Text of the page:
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       regexpr,	 compile, step, advance - regular expression compile and match

       cc  [flag]... [file]... -lgen [library]...

       #include <regexpr.h>

       char *compile(char *instring, char *expbuf, const char *endbuf);

       step(const char *string, const char *expbuf);

       advance(const char *string, const char *expbuf);

       extern char *loc1, loc2, locs;

       extern int nbra, regerrno, reglength;

       extern char *braslist[], *braelist[];

       These routines are used to compile regular expressions  and  match  the
       compiled	 expressions  against lines.  The regular expressions compiled
       are in the form used by ed(1).

       The parameter instring is a  null-terminated  string  representing  the
       regular expression.

       The  parameter  expbuf  points  to the place where the compiled regular
       expression is to be placed.  If expbuf is  NULL,	 compile()  uses  mal‐
       loc(3C)	to allocate the space for the compiled regular expression.  If
       an error occurs, this space is freed.  It is the user's	responsibility
       to  free	 unneeded  space  after	 the compiled regular expression is no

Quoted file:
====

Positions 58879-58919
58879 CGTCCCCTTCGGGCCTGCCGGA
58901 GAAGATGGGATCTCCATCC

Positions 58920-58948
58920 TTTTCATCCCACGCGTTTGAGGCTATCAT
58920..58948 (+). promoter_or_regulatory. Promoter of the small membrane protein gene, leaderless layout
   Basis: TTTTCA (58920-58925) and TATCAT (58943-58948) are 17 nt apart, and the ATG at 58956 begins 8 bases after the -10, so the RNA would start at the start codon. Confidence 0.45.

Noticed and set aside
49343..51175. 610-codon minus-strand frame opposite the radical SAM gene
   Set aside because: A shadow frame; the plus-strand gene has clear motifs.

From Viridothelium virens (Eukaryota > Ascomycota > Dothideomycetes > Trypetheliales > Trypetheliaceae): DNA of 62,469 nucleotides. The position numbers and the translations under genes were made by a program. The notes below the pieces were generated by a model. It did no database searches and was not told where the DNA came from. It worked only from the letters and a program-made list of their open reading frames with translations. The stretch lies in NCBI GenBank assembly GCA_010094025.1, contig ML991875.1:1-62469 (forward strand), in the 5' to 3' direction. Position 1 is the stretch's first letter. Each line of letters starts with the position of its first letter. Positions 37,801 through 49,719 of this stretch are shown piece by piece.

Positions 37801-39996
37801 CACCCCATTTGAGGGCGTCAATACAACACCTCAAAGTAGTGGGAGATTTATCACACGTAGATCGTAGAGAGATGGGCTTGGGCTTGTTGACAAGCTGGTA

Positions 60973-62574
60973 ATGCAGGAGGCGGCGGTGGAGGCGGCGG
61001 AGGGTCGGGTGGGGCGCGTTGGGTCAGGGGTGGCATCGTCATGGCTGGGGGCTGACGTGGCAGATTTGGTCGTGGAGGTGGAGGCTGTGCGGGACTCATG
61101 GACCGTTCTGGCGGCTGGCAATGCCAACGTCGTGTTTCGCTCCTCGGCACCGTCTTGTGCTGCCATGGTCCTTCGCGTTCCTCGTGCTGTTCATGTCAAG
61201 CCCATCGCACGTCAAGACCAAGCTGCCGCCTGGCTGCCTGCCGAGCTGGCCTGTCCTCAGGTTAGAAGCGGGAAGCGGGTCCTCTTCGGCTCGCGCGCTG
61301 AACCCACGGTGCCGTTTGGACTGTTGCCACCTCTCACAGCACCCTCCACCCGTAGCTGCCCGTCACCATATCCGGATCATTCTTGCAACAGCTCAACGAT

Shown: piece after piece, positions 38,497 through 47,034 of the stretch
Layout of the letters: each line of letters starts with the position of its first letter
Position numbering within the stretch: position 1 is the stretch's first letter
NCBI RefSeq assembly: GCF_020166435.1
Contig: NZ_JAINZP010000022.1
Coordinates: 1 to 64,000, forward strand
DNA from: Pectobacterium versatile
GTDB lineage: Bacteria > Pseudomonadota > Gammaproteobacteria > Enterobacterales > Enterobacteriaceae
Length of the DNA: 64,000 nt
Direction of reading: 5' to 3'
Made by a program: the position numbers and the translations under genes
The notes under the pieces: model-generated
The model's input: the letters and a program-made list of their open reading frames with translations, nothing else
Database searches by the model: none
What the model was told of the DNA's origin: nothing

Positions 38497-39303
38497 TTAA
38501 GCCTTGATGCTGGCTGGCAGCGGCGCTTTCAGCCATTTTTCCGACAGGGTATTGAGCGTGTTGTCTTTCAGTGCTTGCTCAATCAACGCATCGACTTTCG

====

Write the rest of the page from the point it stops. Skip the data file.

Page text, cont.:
longer needed.

       The parameter endbuf is one more than the  highest  address  where  the
       compiled regular expression may be placed.  This argument is ignored if
       expbuf is NULL. If the compiled expression cannot fit  in  (endbuf−exp‐
       buf)  bytes,  compile() returns NULL and regerrno (see below) is set to

       The parameter  string is a pointer to a	string	of  characters	to  be
       checked for a match. This string should be null-terminated.

       The  parameter  expbuf is the compiled regular expression obtained by a
       call of the function compile().

       The function step() returns non-zero if the given  string  matches  the
       regular expression, and zero if the expressions do not match.  If there
       is a match, two external character pointers are set as a side effect to
       the  call  to  step().  The variables set in step() are	loc1 and loc2.
       loc1 is a pointer to the	 first	character  that	 matched  the  regular
       expression.  The	 variable  loc2 points to the character after the last
       character that matches the regular expression.	Thus  if  the  regular
       expression  matches the entire line, loc1 points to the first character
       of string and loc2 points to the null at the end of string.

       The purpose of step() is to step through the string  argument  until  a
       match  is  found	 or until the end of string is reached. If the regular
       expression begins with ^, step() tries to match the regular  expression
       at the beginning of the string only.

       The   advance()	function  is  similar to step(); but, it only sets the
       variable loc2 and always restricts  matches to  the  beginning  of  the

       If  one is looking for successive matches in the same string of charac‐